Washington, D.C., is pleading with the feds to rethink their allocations. DCist reports:

The District is currently set to receive just short of 8,000 doses during the initial vaccine shipment, according to the city’s top health official, LaQuandra Nesbitt. That amount would cover only about one-tenth of the city’s highest-priority group — the 80,000 healthcare workers employed in D.C. The allocation numbers are only estimates right now; they have not been finalized.

At a Monday press conference, Nesbitt said her team is pushing back against the federal government’s coronavirus task force, Operation Warp Speed, and the Centers for Disease Control and Prevention (CDC) decision to allocate vaccines based on population numbers. About 75% of healthcare workers in the District are residents of Maryland and Virginia.

If your hospitals are near state borders, you may be in a similar situation; your state population may not reflect the large number of out-of-staters who are health care workers in your state.

In the next 24 hours, states will tell Operation Warp Speed where to ship the special coolers that Pfizer’s vaccines require. Each cooler will contain 1,000 doses. Perna says his team will be monitoring how the local sites are distributing the vaccines so that hospitals and other vaccine storage sites do not get overwhelmed. Only those places that have the ability to store vaccines at minus 94 degrees Fahrenheit will receive the shipments. Then the drugs will be distributed from those locations.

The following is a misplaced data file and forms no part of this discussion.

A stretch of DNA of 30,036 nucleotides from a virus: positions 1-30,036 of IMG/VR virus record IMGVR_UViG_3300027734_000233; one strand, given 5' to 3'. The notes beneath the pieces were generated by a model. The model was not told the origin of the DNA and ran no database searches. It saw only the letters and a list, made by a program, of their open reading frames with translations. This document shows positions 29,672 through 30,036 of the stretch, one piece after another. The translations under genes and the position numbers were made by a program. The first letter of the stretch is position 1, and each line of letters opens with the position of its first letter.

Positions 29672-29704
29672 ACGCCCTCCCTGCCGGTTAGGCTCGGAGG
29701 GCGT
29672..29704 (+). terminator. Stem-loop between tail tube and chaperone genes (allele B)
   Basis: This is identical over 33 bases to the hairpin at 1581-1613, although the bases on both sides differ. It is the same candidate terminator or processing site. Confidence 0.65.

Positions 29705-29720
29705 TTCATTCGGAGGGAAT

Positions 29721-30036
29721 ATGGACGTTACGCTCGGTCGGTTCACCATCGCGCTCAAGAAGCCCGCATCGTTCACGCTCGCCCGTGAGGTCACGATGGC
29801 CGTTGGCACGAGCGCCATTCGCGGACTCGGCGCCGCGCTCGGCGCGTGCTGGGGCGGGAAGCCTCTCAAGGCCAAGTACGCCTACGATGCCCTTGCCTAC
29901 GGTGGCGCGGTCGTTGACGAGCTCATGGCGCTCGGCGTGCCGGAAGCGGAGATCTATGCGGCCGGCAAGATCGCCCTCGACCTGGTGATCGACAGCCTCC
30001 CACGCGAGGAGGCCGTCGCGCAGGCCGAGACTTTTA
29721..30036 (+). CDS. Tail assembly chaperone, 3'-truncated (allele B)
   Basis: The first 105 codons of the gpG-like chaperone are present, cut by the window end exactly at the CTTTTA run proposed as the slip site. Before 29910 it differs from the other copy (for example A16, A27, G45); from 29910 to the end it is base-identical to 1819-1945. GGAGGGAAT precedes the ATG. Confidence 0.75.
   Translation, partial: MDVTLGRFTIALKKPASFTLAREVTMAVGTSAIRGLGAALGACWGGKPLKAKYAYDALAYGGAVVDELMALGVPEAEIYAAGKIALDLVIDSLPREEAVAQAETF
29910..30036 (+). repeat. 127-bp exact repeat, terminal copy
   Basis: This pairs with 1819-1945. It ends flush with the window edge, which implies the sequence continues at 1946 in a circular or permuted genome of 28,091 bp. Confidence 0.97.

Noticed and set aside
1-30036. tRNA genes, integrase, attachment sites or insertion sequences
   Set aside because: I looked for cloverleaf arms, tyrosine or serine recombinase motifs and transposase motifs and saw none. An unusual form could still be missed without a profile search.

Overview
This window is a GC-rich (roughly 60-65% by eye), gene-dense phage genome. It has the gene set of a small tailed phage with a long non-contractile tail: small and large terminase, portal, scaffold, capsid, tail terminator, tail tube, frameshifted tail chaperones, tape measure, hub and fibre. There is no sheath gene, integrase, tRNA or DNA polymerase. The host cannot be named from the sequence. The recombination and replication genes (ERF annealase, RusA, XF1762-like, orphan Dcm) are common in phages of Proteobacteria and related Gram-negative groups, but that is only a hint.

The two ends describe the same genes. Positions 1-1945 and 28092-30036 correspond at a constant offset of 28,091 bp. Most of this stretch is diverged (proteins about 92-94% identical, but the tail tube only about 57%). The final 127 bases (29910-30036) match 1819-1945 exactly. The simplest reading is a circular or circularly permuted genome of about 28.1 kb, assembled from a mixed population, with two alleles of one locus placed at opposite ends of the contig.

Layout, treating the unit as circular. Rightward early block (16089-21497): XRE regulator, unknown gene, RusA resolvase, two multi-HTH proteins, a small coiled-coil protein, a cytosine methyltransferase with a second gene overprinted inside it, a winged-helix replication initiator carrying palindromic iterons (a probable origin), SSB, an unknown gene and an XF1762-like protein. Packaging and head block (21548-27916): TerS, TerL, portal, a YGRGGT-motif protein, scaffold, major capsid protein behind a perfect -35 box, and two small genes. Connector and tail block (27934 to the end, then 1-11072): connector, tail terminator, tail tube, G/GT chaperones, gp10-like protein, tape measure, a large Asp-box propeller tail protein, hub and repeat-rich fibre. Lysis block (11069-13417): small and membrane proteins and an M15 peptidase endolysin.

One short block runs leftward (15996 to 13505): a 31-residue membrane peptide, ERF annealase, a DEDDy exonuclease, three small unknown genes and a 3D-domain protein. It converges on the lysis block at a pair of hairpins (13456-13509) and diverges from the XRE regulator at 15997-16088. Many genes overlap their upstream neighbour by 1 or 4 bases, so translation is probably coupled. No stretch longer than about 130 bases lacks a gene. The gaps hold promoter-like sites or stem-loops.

We are starting to get information about how vaccines will be distributed beyond the first rounds of shots for health care workers. The Washington Post reports:

After the initial rollout, staff at smaller clinics will have their crack at the vaccine, said Ryan Kelly, executive director of the Alabama Rural Health Association. When distribution expands beyond health-care workers, the onus will shift from hospitals and other organizations largely inoculating their own staff to a wider range of sites, from sports arenas to school parking lots, for community immunization.

The vaccines will be administered for free. But, of course, we all will pay for them, and local governments say they do not yet have enough money to pay for their expenses.

As the Kaiser Family Foundation points out:

A critical challenge facing vaccine distribution efforts will be funding. To date, only $200 million has been distributed to state, territorial, and local jurisdictions for vaccine preparedness, though it is estimated that at least $6-8 billion is needed. President-elect Biden has said his administration would seek to invest $25 billion in manufacturing and distribution, which would require Congressional action.

What the White House coronavirus task force is telling governors about COVID-19 but not telling you

Travelers walk through Terminal 3 at O’Hare International Airport in Chicago, Sunday, Nov. 29, 2020. Friday’s total of new cases is the next-to-lowest daily number in the past 12 days, but Illinois state officials are bracing for another surge after many people around the country traveled for Thanksgiving and celebrated with family and friends. (AP Photo/Nam Y. Huh)

The White House coronavirus task force sends a briefing to every governor every week. About half of the states keep the reports to themselves.

This is part of what the latest report told governors: “The COVID risk to all Americans is at a historic high. … If state and local policies do not reflect the seriousness of the current situation, all public health officials must alert the state population directly.”

The task force uses language that is way more forceful and dire than you are hearing from just about anybody else, except for maybe intensive care unit nurses and doctors. Read these passages from the task force’s just-issued report to governors: